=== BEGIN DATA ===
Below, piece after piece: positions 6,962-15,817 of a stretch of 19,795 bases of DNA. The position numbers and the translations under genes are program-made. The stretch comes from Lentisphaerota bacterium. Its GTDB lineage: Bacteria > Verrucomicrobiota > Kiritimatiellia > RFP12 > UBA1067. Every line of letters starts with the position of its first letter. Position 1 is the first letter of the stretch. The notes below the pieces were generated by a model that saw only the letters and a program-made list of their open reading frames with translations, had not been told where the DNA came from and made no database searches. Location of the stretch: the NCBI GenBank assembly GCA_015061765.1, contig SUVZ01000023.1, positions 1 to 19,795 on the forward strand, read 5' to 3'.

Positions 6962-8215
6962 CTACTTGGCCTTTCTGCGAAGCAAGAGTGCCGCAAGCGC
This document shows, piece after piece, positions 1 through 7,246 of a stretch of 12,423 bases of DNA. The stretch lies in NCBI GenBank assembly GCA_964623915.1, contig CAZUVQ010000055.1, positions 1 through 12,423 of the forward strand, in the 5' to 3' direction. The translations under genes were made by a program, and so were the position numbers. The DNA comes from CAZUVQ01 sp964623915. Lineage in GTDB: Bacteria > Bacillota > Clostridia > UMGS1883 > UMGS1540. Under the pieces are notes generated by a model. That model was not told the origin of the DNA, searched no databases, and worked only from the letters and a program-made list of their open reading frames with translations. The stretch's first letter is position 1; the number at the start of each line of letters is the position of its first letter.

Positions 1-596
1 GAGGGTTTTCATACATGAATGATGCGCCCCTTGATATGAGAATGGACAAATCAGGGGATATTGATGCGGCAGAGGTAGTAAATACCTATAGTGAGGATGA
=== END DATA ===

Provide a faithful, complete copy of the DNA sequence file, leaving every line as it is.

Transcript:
Below, piece after piece: positions 6,962-15,817 of a stretch of 19,795 bases of DNA. The position numbers and the translations under genes are program-made. The stretch comes from Lentisphaerota bacterium. Its GTDB lineage: Bacteria > Verrucomicrobiota > Kiritimatiellia > RFP12 > UBA1067. Every line of letters starts with the position of its first letter. Position 1 is the first letter of the stretch. The notes below the pieces were generated by a model that saw only the letters and a program-made list of their open reading frames with translations, had not been told where the DNA came from and made no database searches. Location of the stretch: the NCBI GenBank assembly GCA_015061765.1, contig SUVZ01000023.1, positions 1 to 19,795 on the forward strand, read 5' to 3'.

Positions 6962-8215
6962 CTACTTGGCCTTTCTGCGAAGCAAGAGTGCCGCAAGCGC
This document shows, piece after piece, positions 1 through 7,246 of a stretch of 12,423 bases of DNA. The stretch lies in NCBI GenBank assembly GCA_964623915.1, contig CAZUVQ010000055.1, positions 1 through 12,423 of the forward strand, in the 5' to 3' direction. The translations under genes were made by a program, and so were the position numbers. The DNA comes from CAZUVQ01 sp964623915. Lineage in GTDB: Bacteria > Bacillota > Clostridia > UMGS1883 > UMGS1540. Under the pieces are notes generated by a model. That model was not told the origin of the DNA, searched no databases, and worked only from the letters and a program-made list of their open reading frames with translations. The stretch's first letter is position 1; the number at the start of each line of letters is the position of its first letter.

Positions 1-596
1 GAGGGTTTTCATACATGAATGATGCGCCCCTTGATATGAGAATGGACAAATCAGGGGATATTGATGCGGCAGAGGTAGTAAATACCTATAGTGAGGATGA